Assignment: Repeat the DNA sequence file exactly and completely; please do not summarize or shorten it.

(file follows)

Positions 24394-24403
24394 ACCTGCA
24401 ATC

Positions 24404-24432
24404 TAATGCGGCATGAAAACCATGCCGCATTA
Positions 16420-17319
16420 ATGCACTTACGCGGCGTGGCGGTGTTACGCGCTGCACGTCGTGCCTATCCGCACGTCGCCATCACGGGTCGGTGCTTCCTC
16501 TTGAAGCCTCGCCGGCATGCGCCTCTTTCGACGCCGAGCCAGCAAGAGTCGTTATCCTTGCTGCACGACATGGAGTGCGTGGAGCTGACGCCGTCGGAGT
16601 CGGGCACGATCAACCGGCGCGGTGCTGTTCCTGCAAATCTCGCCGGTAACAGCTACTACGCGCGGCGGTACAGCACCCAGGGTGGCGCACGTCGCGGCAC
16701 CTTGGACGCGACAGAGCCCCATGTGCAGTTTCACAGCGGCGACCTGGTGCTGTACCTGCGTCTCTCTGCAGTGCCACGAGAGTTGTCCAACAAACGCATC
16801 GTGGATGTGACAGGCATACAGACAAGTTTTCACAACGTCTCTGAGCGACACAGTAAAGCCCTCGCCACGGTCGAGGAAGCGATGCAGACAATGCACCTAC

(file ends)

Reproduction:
Positions 24394-24403
24394 ACCTGCA
24401 ATC

Positions 24404-24432
24404 TAATGCGGCATGAAAACCATGCCGCATTA
Positions 16420-17319
16420 ATGCACTTACGCGGCGTGGCGGTGTTACGCGCTGCACGTCGTGCCTATCCGCACGTCGCCATCACGGGTCGGTGCTTCCTC
16501 TTGAAGCCTCGCCGGCATGCGCCTCTTTCGACGCCGAGCCAGCAAGAGTCGTTATCCTTGCTGCACGACATGGAGTGCGTGGAGCTGACGCCGTCGGAGT
16601 CGGGCACGATCAACCGGCGCGGTGCTGTTCCTGCAAATCTCGCCGGTAACAGCTACTACGCGCGGCGGTACAGCACCCAGGGTGGCGCACGTCGCGGCAC
16701 CTTGGACGCGACAGAGCCCCATGTGCAGTTTCACAGCGGCGACCTGGTGCTGTACCTGCGTCTCTCTGCAGTGCCACGAGAGTTGTCCAACAAACGCATC
16801 GTGGATGTGACAGGCATACAGACAAGTTTTCACAACGTCTCTGAGCGACACAGTAAAGCCCTCGCCACGGTCGAGGAAGCGATGCAGACAATGCACCTAC